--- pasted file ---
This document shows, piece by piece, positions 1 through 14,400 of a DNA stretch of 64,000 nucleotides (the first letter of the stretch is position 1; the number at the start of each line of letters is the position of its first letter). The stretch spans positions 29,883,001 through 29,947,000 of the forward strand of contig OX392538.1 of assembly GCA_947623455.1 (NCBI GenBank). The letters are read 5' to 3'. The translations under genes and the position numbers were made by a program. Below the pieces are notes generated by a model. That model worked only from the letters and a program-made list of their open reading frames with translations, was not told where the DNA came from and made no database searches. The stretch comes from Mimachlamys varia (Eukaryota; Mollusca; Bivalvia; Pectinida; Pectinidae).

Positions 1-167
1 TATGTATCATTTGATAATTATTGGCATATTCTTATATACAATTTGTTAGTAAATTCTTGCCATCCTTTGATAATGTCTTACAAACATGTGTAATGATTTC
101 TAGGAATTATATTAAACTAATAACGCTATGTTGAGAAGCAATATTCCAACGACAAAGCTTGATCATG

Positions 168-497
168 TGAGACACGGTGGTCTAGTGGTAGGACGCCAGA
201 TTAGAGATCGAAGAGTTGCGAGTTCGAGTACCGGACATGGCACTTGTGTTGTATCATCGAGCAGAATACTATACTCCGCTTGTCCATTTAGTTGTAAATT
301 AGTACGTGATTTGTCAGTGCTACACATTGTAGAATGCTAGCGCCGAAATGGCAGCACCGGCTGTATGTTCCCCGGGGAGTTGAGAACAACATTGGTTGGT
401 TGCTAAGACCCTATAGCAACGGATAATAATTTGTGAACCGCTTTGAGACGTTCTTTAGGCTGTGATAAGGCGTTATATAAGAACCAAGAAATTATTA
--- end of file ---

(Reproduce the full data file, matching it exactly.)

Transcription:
This document shows, piece by piece, positions 1 through 14,400 of a DNA stretch of 64,000 nucleotides (the first letter of the stretch is position 1; the number at the start of each line of letters is the position of its first letter). The stretch spans positions 29,883,001 through 29,947,000 of the forward strand of contig OX392538.1 of assembly GCA_947623455.1 (NCBI GenBank). The letters are read 5' to 3'. The translations under genes and the position numbers were made by a program. Below the pieces are notes generated by a model. That model worked only from the letters and a program-made list of their open reading frames with translations, was not told where the DNA came from and made no database searches. The stretch comes from Mimachlamys varia (Eukaryota; Mollusca; Bivalvia; Pectinida; Pectinidae).

Positions 1-167
1 TATGTATCATTTGATAATTATTGGCATATTCTTATATACAATTTGTTAGTAAATTCTTGCCATCCTTTGATAATGTCTTACAAACATGTGTAATGATTTC
101 TAGGAATTATATTAAACTAATAACGCTATGTTGAGAAGCAATATTCCAACGACAAAGCTTGATCATG

Positions 168-497
168 TGAGACACGGTGGTCTAGTGGTAGGACGCCAGA
201 TTAGAGATCGAAGAGTTGCGAGTTCGAGTACCGGACATGGCACTTGTGTTGTATCATCGAGCAGAATACTATACTCCGCTTGTCCATTTAGTTGTAAATT
301 AGTACGTGATTTGTCAGTGCTACACATTGTAGAATGCTAGCGCCGAAATGGCAGCACCGGCTGTATGTTCCCCGGGGAGTTGAGAACAACATTGGTTGGT
401 TGCTAAGACCCTATAGCAACGGATAATAATTTGTGAACCGCTTTGAGACGTTCTTTAGGCTGTGATAAGGCGTTATATAAGAACCAAGAAATTATTA